It’s located at Alumni Park by the front entrance of Doheny Memorial Library – a four-story, Italian Romanesque-style landmark that was created in 1930 as a memorial to Edward L. “Ned” Doheny Jr., a USC trustee and alumnus who was tragically murdered at Greystone Mansion the year prior. Designed by Ralph Adams Cram of the Cram and Ferguson, it became the university’s first freestanding library.
Enter the campus via the private USC McCarthy Way. Parking is available for a fee in a nearby structure by McCarthy Quad.
7. Electric Fountain, Glenarm Power Plant, Pasadena
Besides its City Hall, one of the most recognizable icons of Pasadena may be the monumental, electrical power-generating Glenarm Power Plant, located at the northern terminus of the 110 Freeway and the southern end of town. The Municipal Light and Power Department first powered the City of Pasadena on July 4, 1907 – and it’s now known Pasadena Water and Power, a not-for-profit utility that’s owned and operated by the City of Pasadena. And although it’s an actively working power plant that’s understandably fenced off and closely guarded, you can stand outside the landmark Glenarm Steam Plant Building by Pasadena’s own Bennett & Haskell Architects (also the team behind the city’s Civic Auditorium) – built in 1928 and 1932 in the Moderne architectural style as an addition to the now-demolished original power plant – and admire its adjoining electric fountain.
Together, the Art Deco fountain (circa 1938) and the intact steam turbine building comprise a city-designated historic monument. The fountain is actually an integral part of the plant, having replaced an original cooling tower (circa 1906) that cooled steam turbine #8 and the building itself. The electric fountain, the third and final example of such fountains in the L.A. region, retains its original cast-stone walls, tiled circular basin (featuring images of the Pasadena logo with lightning bolts coming out of it) and translucent glass paneled tower. Its underground mechanical, plumbing, and structural components were replaced in 2012. And its water is still flowing.
The fountain is located at the southeast corner of Fair Oaks Avenue and E. Glenarm Street at the west elevation of the power plant site. To get a closer look on foot, park on Fair Oaks north of State Street or on South Raymond Street north of Glenarm.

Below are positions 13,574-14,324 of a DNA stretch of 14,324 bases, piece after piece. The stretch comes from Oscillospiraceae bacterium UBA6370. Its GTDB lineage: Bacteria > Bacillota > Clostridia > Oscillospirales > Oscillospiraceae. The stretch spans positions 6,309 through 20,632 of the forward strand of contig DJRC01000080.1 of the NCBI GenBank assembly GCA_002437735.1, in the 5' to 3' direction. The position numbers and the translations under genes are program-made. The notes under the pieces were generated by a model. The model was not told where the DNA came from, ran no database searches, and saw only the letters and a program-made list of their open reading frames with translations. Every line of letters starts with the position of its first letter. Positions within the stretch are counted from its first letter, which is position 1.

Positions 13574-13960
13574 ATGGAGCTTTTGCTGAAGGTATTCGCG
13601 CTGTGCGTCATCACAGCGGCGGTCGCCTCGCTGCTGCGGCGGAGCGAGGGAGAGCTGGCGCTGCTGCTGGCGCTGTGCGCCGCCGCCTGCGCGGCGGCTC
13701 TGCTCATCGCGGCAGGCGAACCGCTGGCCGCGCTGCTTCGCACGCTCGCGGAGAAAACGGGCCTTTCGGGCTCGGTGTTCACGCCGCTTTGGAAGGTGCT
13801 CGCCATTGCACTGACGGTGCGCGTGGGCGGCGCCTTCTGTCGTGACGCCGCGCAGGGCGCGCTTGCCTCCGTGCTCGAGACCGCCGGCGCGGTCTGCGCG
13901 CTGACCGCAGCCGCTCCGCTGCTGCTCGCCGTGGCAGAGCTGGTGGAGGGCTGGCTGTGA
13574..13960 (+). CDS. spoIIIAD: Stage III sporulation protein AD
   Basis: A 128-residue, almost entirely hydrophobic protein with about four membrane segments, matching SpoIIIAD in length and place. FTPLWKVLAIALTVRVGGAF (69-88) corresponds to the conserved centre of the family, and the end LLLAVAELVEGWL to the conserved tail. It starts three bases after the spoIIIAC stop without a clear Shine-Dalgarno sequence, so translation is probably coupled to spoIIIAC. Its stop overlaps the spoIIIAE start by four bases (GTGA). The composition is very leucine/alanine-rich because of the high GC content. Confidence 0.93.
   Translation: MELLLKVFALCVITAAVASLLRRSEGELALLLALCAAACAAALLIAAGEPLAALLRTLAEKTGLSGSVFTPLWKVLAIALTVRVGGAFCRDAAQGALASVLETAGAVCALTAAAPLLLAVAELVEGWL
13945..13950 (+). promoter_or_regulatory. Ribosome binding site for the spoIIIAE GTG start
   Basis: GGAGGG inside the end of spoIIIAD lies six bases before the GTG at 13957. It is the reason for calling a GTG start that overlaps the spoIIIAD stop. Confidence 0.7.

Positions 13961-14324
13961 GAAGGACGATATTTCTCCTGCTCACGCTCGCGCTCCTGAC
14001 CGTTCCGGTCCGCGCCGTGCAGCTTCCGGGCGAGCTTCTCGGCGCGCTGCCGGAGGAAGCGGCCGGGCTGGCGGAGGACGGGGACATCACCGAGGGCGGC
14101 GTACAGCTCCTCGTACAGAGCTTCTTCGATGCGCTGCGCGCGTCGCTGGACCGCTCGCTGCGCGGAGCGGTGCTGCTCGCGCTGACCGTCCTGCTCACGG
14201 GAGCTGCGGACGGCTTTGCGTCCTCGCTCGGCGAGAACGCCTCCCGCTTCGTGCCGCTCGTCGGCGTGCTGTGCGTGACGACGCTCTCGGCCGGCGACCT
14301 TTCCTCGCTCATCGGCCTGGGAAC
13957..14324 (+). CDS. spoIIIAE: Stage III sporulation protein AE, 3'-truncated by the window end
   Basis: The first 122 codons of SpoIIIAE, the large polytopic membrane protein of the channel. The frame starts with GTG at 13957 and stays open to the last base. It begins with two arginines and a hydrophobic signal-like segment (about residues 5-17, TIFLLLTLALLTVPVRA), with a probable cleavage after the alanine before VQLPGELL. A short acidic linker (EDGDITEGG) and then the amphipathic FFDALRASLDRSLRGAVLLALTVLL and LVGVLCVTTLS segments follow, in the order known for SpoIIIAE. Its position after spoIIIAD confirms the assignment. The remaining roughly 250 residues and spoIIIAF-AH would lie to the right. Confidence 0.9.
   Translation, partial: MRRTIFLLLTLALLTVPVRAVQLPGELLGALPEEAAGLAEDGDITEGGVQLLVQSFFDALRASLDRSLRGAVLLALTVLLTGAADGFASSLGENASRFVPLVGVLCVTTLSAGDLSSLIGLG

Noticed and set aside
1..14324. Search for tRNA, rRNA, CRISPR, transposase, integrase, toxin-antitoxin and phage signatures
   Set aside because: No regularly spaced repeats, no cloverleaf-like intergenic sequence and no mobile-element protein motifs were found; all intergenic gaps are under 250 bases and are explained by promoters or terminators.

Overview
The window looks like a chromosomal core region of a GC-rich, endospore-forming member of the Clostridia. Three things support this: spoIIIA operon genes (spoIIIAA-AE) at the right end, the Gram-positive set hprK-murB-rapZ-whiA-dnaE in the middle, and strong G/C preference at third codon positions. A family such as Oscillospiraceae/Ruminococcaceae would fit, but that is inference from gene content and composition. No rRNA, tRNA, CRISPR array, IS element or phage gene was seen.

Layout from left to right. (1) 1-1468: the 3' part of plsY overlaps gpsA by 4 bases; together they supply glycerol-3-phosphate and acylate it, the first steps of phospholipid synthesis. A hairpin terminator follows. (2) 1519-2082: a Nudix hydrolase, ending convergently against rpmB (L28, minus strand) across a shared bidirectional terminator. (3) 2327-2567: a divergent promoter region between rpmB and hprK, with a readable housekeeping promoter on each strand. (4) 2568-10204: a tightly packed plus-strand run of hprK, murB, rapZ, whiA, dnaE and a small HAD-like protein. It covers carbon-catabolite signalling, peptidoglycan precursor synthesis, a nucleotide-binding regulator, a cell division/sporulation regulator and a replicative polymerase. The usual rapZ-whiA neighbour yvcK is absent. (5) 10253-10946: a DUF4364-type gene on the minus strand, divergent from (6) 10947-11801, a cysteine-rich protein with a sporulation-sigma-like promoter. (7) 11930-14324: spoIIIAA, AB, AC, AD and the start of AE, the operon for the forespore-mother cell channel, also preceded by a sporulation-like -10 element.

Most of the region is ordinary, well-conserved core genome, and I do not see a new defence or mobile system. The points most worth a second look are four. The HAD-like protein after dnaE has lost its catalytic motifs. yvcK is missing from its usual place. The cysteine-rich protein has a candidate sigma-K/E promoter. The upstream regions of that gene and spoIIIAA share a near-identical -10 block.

8. La Bella Fontana di Napoli, Naples Island, Long Beach
A. M. Parsons, founder of the Naples Co., was to Long Beach’s Naples Island in 1903 what Abbott Kinney was to Venice in 1905. At the center of the island, Parsons designed a circular park, surrounded by the Rivo Alto Canal, before any roads reached it. Its ornate lampposts had to be carried in by barge. Decades after Parsons sold his Naples development, the Belmont Shore Development Company donated “Circle Park” to the City of Long Beach in 1933. The following year, Long Beach’s Park Commission renamed it “Bella Flora Park.”
In 1971, a three-tiered circular fountain was added to the park, which was rechristened La Bella Fontana di Napoli (“The Beautiful Fountain of Naples”), part of The Colonnade park. This Neapolitan-type fountain, which was brought in from the East Coast, has now become synonymous with the charming beachside enclave and is tended to by the non-profit Naples Islands Garden Club, which has focused on maintenance and beautification of the fountain and park for much of its history, with as many as eight official cleanups a year.
Access the park and fountain by crossing over the Rivo Alto Canal via East The Toledo or Ravenna Drive. Limited parking is available on surrounding streets.
Bonus: "Topographic Map of Water Sources in County of Los Angeles," Hall of Records, Downtown L.A.
One of the civic artworks contributed by mosaicist Joseph L. Young – just two blocks from his Triforium sculpture – is a 1962 bas-relief mural and fountain made of Italian glass mosaic tile, polished and rough granite, and copper tubing known as "Topographic Map of Water Sources in County of Los Angeles." At 20 feet high by 80 feet wide, it provides a large-scale, abstract geologic view of Los Angeles County and its water resources.
Water hasn’t always flowed through the mural – it ran dry for 20 years until a 2007-8 refurbishment, just after Young’s death. And although the streams aren’t running down across the black mountains, brown valleys, and green and blue ocean as long as conservation efforts are underway, the large reflecting pool at the wall’s base is still filled.
Find it in Downtown L.A.’s Civic Center, located on the northern face of the Richard Neutra-designed Los Angeles County Hall of Records, integrated into the exterior wall of the auditorium, along Temple Street between N. Hill Street and North Broadway.